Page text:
2. Adjust the pitch using the joystick to hold altitude.
  3. Trim the airplane.

Remember, don’t use trim to change the pitch. That’s what the joystick’s for. Use trim to take the pressure off the joystick once the desired attitude is established.

It’s important to hold your altitude on the downwind leg. After all, airplanes are entering the pattern on the downwind leg, and a premature descent from TPA could result in a landing on top of someone’s airplane (perhaps this is how biplanes were invented).

The Base Leg

Now it’s time for another 90-degree turn to the left. We call this base leg, and from here you have only one more 90-degree turn before you’re on final approach. But where should you start your turn to base leg?

Assuming airplane traffic isn’t a factor, it’s convenient and practical to start your turn onto base leg when the landing threshold appears about 45 degrees between the wing (left wing in this instance) and the tail of your airplane. In other words, as you look out the left window, the runway’s threshold appears to be at a 45-degree angle to the left of the wing (or midway between the wing and the tail), as shown in Figure 4-2.


Figure 4-2 The traffic pattern decision point

This provides for a symmetrical, rectangular traffic pattern, instead of one having the shape of an enormous amoeba. Additionally, it provides you with enough distance from the runway to make a comfortable approach.

Yes, if you need to, you can look out the left window to estimate when you’re in the position to turn onto the base leg. However, you might be better off using Flight Simulator’s Top-Down view to estimate the turning point, as shown in Figure 4-3.


Figure 4-3

Base leg is a point of transition for landing. It’s the place where important adjustments are made in the airplane’s speed and landing configuration. This is why, even when you’re not following other traffic (airplanes) on the downwind leg, you should avoid turning base too early. Things happen mighty fast as you approach the runway. You want to give yourself enough time to adjust your airspeed, flaps, and glide path. That’s why I recommend you give yourself a final approach length of at least a mile. Sometimes, it’s preferable to modify the pattern and fly the downwind leg long enough so you’ll have a final approach length of two miles. Assuming that you aren’t following other airplanes in the pattern (or being followed), a longer final approach gives you much more time to configure the airplane for landing. When I’m introducing a pilot to a new and perhaps faster airplane, I typically tend to prefer to fly a longer final approach.

The descent for landing is normally started on the base leg and continues throughout the final approach. Here’s the sequence:

When the airplane is in the desired position to begin the base leg turn (as you look straight down in Top-Down view), make a 90-degree turn to the left. To easily identify the proper heading to fly, look at the heading that is 90 degrees to the left of the downwind heading. That’s the heading to fly on the base leg.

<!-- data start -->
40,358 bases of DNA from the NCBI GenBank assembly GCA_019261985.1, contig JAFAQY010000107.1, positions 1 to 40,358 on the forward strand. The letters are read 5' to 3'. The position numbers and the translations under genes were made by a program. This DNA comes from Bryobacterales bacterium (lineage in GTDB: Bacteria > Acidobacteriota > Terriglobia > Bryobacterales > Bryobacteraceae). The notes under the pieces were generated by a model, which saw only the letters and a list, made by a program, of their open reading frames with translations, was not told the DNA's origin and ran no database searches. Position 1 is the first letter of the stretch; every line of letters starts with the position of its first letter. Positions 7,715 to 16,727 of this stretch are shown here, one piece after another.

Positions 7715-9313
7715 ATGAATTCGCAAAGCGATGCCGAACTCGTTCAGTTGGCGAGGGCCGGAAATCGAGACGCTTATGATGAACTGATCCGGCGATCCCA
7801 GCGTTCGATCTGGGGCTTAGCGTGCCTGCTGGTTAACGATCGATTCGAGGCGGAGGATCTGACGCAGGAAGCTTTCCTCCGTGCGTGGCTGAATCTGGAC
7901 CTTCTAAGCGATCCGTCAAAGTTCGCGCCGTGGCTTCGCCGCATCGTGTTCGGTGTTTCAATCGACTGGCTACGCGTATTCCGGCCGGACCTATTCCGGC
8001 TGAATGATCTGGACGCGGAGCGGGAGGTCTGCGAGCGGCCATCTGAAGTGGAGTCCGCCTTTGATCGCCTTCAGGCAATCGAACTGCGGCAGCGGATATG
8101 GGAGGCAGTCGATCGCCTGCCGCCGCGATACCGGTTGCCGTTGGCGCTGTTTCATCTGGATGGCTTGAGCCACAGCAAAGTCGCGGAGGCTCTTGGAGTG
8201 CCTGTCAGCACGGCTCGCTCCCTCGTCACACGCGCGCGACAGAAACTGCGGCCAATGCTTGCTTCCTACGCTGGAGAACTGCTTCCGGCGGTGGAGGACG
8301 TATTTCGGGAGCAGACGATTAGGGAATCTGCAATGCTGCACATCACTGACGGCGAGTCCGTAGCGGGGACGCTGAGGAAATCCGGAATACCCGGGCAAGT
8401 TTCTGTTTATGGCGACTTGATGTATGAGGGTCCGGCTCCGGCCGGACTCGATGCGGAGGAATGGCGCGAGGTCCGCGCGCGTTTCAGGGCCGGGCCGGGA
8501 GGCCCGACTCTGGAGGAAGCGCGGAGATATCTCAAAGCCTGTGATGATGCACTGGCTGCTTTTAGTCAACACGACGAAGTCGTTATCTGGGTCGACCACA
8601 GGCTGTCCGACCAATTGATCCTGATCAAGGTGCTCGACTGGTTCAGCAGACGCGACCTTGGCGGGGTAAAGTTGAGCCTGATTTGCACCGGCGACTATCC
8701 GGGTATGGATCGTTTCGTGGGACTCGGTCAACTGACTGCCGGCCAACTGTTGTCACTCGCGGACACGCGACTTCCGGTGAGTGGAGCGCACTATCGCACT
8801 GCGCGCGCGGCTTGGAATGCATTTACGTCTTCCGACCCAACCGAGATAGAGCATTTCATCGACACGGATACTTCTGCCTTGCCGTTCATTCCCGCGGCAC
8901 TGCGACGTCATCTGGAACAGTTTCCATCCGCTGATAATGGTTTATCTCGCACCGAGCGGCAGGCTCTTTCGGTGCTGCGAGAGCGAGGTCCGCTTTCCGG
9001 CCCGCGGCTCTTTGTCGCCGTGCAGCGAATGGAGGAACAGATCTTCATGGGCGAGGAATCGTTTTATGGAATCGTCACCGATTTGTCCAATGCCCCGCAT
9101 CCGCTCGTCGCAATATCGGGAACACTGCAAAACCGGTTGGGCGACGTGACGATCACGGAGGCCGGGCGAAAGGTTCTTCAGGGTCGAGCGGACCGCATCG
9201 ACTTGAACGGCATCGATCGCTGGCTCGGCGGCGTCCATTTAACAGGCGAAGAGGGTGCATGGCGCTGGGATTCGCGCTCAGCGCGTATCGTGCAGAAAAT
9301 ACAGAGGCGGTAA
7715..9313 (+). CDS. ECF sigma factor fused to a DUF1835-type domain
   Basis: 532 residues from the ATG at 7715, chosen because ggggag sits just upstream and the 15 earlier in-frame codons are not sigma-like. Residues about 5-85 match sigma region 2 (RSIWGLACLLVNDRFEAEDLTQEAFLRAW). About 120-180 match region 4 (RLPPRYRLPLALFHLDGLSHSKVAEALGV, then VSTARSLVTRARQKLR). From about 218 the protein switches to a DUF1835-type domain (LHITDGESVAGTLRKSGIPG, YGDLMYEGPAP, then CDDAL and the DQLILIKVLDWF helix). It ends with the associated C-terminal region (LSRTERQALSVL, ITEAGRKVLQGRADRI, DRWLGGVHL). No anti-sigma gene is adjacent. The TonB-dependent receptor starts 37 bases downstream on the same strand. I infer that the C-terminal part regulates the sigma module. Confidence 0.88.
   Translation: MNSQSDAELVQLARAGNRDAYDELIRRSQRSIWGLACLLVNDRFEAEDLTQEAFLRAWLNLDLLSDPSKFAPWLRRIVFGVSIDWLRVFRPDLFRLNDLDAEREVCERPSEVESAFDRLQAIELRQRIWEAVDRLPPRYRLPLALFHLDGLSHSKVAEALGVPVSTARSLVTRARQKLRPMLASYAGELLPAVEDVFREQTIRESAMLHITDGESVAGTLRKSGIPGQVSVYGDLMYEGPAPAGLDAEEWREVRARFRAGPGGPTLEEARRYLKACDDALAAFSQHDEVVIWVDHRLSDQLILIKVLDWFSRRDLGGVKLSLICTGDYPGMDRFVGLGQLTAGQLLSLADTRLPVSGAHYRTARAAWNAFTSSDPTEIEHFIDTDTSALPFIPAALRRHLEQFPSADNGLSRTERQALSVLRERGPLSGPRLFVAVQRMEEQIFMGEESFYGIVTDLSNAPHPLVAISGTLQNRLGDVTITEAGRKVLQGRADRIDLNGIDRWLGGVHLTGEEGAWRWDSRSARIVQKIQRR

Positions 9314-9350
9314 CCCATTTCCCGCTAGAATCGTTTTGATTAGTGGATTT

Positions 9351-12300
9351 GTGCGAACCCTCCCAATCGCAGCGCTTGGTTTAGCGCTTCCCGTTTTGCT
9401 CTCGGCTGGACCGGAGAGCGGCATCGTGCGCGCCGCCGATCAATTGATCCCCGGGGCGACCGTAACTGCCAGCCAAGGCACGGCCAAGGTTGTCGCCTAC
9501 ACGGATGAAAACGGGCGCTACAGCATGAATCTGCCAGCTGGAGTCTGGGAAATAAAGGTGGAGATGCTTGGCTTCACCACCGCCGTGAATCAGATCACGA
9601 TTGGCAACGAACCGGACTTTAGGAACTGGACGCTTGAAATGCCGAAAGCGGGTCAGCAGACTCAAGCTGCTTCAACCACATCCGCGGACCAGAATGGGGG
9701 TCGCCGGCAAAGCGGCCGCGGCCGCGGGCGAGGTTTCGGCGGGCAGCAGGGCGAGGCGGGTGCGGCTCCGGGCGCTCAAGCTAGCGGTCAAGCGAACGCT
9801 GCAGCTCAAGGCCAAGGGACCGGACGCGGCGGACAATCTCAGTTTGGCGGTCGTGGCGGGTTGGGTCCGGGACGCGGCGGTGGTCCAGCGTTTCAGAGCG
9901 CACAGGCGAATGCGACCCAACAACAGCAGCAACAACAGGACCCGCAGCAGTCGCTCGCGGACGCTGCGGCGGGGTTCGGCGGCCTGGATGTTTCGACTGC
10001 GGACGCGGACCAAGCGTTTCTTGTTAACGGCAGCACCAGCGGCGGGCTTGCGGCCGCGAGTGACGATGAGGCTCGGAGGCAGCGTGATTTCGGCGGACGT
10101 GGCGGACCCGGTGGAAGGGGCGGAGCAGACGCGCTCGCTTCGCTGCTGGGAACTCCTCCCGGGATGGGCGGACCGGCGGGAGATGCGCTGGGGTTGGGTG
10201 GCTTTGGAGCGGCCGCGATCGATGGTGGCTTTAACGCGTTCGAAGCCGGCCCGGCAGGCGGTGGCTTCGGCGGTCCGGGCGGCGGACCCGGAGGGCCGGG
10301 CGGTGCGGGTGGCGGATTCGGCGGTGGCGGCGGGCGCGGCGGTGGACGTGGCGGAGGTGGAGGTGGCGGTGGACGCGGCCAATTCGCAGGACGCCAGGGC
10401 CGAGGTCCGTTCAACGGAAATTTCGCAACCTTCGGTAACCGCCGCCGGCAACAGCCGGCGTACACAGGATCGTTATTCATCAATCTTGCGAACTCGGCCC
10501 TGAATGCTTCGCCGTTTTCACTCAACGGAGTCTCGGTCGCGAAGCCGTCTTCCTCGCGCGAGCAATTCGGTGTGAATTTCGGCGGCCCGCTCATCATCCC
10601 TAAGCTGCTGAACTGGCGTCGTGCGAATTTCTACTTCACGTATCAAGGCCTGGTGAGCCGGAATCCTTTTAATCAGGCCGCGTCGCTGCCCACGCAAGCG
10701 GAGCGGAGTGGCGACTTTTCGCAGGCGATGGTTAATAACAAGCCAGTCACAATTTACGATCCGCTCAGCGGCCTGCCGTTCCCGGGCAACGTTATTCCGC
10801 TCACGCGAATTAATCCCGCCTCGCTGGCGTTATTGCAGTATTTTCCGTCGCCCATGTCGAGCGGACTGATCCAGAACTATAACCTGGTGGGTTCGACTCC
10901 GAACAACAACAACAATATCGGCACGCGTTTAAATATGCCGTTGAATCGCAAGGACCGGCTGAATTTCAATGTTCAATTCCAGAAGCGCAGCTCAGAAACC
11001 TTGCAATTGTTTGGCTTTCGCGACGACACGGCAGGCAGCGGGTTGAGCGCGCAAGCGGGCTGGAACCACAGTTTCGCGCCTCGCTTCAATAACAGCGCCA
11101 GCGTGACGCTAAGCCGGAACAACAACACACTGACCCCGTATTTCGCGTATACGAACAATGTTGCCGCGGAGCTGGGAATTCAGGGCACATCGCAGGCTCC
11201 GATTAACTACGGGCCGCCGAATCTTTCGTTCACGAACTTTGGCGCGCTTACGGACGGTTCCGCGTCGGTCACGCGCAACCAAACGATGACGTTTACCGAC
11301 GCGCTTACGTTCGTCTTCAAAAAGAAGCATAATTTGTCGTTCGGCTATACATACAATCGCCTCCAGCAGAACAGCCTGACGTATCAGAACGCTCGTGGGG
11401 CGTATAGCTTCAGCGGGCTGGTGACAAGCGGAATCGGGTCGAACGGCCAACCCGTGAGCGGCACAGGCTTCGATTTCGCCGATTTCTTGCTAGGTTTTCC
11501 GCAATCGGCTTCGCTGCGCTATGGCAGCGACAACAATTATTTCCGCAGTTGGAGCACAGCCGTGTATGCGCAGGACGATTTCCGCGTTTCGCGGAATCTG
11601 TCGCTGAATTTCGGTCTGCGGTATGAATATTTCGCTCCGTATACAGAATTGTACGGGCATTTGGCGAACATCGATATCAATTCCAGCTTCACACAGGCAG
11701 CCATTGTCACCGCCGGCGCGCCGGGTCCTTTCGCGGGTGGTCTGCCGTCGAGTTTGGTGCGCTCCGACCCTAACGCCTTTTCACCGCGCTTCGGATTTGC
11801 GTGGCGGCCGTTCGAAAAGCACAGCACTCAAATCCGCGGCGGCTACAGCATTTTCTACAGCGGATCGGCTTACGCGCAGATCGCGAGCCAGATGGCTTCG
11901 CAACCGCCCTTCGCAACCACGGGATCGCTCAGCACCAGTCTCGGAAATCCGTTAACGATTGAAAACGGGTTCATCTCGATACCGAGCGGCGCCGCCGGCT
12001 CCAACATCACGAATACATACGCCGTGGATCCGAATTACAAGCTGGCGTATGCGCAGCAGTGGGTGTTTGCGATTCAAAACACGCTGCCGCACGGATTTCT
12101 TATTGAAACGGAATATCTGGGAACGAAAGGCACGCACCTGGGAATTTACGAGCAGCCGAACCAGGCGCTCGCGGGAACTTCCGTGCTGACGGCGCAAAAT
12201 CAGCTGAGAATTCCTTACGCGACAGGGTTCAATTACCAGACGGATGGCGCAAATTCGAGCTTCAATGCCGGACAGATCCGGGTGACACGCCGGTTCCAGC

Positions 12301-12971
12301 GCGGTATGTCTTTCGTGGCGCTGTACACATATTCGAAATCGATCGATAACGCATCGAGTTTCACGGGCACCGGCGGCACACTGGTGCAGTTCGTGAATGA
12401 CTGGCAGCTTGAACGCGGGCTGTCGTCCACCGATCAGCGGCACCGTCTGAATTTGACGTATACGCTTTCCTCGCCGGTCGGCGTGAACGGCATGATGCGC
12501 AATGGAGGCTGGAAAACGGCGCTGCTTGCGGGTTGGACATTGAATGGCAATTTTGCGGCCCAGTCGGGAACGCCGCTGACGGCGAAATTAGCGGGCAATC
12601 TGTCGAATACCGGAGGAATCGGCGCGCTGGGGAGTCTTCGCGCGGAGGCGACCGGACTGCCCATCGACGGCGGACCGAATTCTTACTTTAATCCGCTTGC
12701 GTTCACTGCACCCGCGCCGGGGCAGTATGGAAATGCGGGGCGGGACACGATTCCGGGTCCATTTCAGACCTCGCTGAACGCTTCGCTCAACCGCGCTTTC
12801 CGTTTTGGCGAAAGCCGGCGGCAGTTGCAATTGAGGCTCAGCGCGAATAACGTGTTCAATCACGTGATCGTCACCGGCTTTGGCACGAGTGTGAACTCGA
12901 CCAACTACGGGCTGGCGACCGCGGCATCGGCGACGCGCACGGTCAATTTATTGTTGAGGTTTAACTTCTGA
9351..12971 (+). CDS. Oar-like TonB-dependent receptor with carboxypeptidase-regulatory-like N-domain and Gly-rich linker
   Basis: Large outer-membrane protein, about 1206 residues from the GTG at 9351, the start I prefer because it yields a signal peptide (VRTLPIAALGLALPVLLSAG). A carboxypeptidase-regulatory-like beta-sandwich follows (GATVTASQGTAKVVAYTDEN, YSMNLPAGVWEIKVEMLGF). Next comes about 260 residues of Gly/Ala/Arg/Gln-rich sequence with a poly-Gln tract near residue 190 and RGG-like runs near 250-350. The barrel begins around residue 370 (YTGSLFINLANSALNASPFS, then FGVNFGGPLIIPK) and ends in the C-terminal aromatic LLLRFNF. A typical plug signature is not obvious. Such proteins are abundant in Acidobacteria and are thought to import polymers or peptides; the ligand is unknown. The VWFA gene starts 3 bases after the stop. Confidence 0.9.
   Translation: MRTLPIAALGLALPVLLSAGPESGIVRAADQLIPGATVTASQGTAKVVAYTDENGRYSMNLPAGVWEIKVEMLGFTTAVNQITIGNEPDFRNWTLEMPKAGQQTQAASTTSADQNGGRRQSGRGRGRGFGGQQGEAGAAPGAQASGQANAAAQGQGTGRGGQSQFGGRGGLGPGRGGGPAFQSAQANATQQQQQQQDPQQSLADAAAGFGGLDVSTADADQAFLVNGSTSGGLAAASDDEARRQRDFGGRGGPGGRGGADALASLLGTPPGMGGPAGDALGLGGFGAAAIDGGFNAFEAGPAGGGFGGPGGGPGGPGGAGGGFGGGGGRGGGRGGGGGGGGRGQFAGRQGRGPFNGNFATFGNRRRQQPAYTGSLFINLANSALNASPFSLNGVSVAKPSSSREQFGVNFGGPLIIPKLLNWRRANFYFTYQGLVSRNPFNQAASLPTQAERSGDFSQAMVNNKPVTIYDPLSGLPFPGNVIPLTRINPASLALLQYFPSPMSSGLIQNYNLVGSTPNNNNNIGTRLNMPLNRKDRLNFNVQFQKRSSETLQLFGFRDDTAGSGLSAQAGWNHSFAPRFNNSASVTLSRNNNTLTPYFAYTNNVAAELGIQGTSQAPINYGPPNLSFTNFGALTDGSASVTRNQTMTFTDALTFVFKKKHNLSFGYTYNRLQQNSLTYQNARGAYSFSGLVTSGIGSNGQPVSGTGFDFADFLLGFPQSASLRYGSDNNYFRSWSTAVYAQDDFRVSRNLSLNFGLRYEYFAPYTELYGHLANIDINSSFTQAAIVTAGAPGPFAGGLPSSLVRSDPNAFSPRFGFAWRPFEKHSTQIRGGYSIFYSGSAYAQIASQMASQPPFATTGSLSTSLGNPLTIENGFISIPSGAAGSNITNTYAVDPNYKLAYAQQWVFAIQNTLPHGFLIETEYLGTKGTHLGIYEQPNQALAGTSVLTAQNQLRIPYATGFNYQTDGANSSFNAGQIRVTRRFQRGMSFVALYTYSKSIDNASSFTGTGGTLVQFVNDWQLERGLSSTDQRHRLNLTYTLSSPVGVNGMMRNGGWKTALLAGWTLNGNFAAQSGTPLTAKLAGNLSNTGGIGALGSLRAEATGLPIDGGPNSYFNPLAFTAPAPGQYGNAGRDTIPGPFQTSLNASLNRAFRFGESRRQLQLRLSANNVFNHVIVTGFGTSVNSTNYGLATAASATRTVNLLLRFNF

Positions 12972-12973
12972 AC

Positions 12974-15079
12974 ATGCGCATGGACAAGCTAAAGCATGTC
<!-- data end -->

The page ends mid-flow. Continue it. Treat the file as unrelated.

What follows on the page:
1. Roll out on this heading.
  2. Reduce power to flight idle.
  3. Establish a glide at 70 knots.
    (When possible, I like to use a speed 40 percent above the no-flap stall speed on base leg).
  4. Make sure you trim for 70 knots.

Now you’re ready to intercept the final approach leg.

Final Approach

The final approach (sometimes just called final) is a critical part of the landing sequence. Generally, a square turn from the base leg onto final approach is best. This provides you with enough time to observe and modify your airplane’s descent path and alignment with the runway. During the final approach, the airplane is configured for landing and the speed is adjusted for the final approach speed (usually 30 percent above the airplane’s present stall speed). Once the airplane is established and stabilized on a final approach descent, you’re now in a position to estimate whether or not your glide path is too high, too low, or just perfect for landing on the desired portion of the runway.

When turning from base leg onto final approach, you have an opportunity to correct your glide path for any obvious indications of being too high or too low.

Let’s assume that you are making a power-off approach from the base leg. After turning base, you reduced the power and commenced a descent. Let’s also assume that your objective is to land on a specific spot on the runway. If you’re too low, you can cut short the turn from the base leg to final approach, as shown in Figure 4-4.


Figure 4-4 Pattern adjustments

Flying Path 1 allows you to fly less distance during the descent, thus increasing your chances of landing on the desired spot. Path 2 is longer, and Path 3 is a nice, square turn onto final.

If you’re too high, you can deliberately overshoot the turn onto final approach, giving you more distance to cover during your descent, as shown in Figure 4-5.


Figure 4-5 Pattern adjustments

Another option is to S-turn on final (Figure 4-6).


Figure 4-6 Pattern adjustments

S-turns are a series of alternating turns left and right of the direct glide path. (They may make it look like you’ve had one too many Mai Tais!) Since the shortest distance between any two points is a straight line, anything you do to fly other than a straight line lengthens the trip. Assuming a constant rate of descent, taking the long way home will allow you to lose more altitude.

Once you’re lined up on final approach, establish a speed of 65 knots (if you decide to use 20 or 30 degrees of flaps, I recommend an approach speed of 60 knots). Don’t forget to trim. Now you’re ready to handle the landing from here! Click the Fly This Lesson Now link to practice what you just learned.

by Rod Machado

Barlad , RO

+4 0747 383 071

info@rovacc.ro